“The Root story began in my childhood. I grew up in an insurance household, and unlike other kids who might have had a paper route, I began working at my father’s insurance company at the age of 14.”
An insurance veteran he may be, but that doesn’t stop him positioning his company as a technology company: “Root is a technology company revolutionising personal insurance.” At the heart of the company is data. The company boasts of a massive data set sourced from over 10 billion miles of driving history. It uses that data to price auto insurance risk, using predictive models it reckons are 10x better than others’.
Right now that pricing advantage is not translating into profit. The company reported a loss ratio of ~100% in 2019. However, it reckons that as renewals take a greater share of premiums, the loss ratio will come down. Renewals were 47% of last twelve month premiums in June 2020 against an industry average of 80%. The early cohorts are not necessarily indicative of how future customers will behave, but the company has seen loss ratios decline by 27% between the first and fourth term.
Meanwhile, Root is looking to grow. The trouble with insurance is that the more you grow the more regulatory capital you need to put aside—growth comes with a capital drag. That’s not a challenge other technology companies have to contend with. To alleviate this, Root is giving away some of the upside to growth by ceding 70% of premium to reinsurers.
Meanwhile, it grapples with the challenge other technology companies do have to deal with—customer acquisition. Root paid $929 in sales and marketing per new policy in 1H20. But with average premium per policy of $909 and one-year retention of 84%, the numbers may be OK.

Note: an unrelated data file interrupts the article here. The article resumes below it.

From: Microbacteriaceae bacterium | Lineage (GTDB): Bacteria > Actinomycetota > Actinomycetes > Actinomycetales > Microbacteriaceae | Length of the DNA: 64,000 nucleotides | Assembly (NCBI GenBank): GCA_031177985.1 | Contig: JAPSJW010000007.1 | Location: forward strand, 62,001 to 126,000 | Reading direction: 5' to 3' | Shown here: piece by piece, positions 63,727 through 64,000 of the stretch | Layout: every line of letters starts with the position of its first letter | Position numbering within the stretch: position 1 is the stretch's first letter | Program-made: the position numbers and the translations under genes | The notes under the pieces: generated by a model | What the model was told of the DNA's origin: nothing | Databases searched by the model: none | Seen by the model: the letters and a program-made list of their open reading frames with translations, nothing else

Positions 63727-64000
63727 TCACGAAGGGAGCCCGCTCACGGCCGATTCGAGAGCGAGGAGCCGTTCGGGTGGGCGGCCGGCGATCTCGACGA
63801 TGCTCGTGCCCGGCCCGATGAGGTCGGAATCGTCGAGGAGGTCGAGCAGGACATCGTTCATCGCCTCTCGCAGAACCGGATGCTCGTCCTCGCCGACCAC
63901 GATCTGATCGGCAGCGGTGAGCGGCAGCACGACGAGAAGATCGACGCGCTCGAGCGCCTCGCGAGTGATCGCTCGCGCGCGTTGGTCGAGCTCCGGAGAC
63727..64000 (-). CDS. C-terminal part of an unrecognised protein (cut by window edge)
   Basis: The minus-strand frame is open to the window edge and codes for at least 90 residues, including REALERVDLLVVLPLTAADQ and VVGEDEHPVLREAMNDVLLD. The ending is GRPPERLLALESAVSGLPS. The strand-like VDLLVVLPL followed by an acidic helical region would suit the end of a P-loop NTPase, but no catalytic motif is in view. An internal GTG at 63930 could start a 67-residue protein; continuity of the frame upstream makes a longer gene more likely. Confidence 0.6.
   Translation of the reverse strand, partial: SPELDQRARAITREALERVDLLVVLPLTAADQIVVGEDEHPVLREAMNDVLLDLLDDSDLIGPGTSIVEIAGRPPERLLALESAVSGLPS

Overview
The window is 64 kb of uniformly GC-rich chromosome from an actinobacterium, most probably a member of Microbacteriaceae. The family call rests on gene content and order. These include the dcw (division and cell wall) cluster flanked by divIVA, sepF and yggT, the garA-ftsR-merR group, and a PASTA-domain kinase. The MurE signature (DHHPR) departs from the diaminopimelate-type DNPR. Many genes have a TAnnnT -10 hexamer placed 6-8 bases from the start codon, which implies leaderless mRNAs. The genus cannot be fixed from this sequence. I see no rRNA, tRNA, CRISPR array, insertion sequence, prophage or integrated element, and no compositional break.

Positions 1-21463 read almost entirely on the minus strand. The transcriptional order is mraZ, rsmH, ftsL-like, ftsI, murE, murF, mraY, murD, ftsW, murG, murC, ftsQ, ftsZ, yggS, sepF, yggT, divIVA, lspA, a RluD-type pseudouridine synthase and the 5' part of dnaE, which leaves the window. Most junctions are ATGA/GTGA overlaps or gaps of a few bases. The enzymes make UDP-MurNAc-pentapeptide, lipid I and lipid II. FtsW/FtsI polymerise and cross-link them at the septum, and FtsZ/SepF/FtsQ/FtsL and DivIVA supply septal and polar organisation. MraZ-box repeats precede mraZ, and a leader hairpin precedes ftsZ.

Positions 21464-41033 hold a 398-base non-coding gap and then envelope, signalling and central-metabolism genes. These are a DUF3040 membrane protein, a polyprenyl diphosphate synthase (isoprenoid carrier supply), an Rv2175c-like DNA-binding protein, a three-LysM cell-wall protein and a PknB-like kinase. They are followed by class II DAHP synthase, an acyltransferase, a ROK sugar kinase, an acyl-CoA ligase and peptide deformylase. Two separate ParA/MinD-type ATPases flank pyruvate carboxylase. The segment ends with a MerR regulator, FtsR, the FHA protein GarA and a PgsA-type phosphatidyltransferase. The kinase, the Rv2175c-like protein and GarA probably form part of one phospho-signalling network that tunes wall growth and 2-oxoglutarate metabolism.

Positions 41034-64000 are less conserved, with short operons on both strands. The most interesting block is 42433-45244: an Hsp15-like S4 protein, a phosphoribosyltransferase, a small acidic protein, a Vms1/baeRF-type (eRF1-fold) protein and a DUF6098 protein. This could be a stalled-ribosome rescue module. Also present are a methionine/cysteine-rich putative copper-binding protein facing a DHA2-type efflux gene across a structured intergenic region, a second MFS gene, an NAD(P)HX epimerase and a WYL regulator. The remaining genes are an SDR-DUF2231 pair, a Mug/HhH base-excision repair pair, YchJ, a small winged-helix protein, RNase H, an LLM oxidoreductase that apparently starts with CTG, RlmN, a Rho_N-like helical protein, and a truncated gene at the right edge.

Morgan Stanley / Eaton Vance
Not one week after completing its E*Trade acquisition, Morgan Stanley announced the purchase of asset manager Eaton Vance. The pair take the firm closer towards wealth and asset management and further from its investment banking roots. It’s an evolution that began in 2010 with the acquisition of Smith Barney and now close to two thirds of group revenues will be derived from managing other people’s money.
The deals cement Morgan Stanley’s vertically integrated approach to its market. Since the birth of asset management, firms have cycled between vertical integration and openness. The advantages of an open structure are that it eliminates potential conflicts of interest and broadens customer choice. The advantage of vertical integration is that it can lower cost.
The irony here is that establishing a modularised, open structure has never been easier with the technology that is available. The UK is exploring an ‘open finance’ initiative to take advantage of that technology. Yet banks like Morgan Stanley have excess capital that needs a home and so the financial incentive leans the other way.
Lending Club, one of the pioneers of peer-to-peer lending has announced that it will stop offering retail peer-to-peer at the end of the year.
The problem with peer-to-peer lending is that although it looks like a two-sided marketplace, it doesn’t derive the positive feedback that other two-sided marketplaces enjoy. Just because there are lots of lenders on the platform, it doesn’t mean that there should be lots of borrowers. Contrast that with other platforms in domains like ride sharing, e-commerce, credit cards.
This means that peer-to-peer lenders constantly have to shimmy one side of the platform or the other. They bolstered the lender side by attracting institutional money from hedge funds; they poked the borrower side by reducing loan standards. Banks emerged many centuries ago as a solution not to have to do this. Lending Club has realised as much and on 25 September it filed an application with the Federal Reserve to become a bank holding company. The peer-to-peer experiment was failing anyway; now it’s over.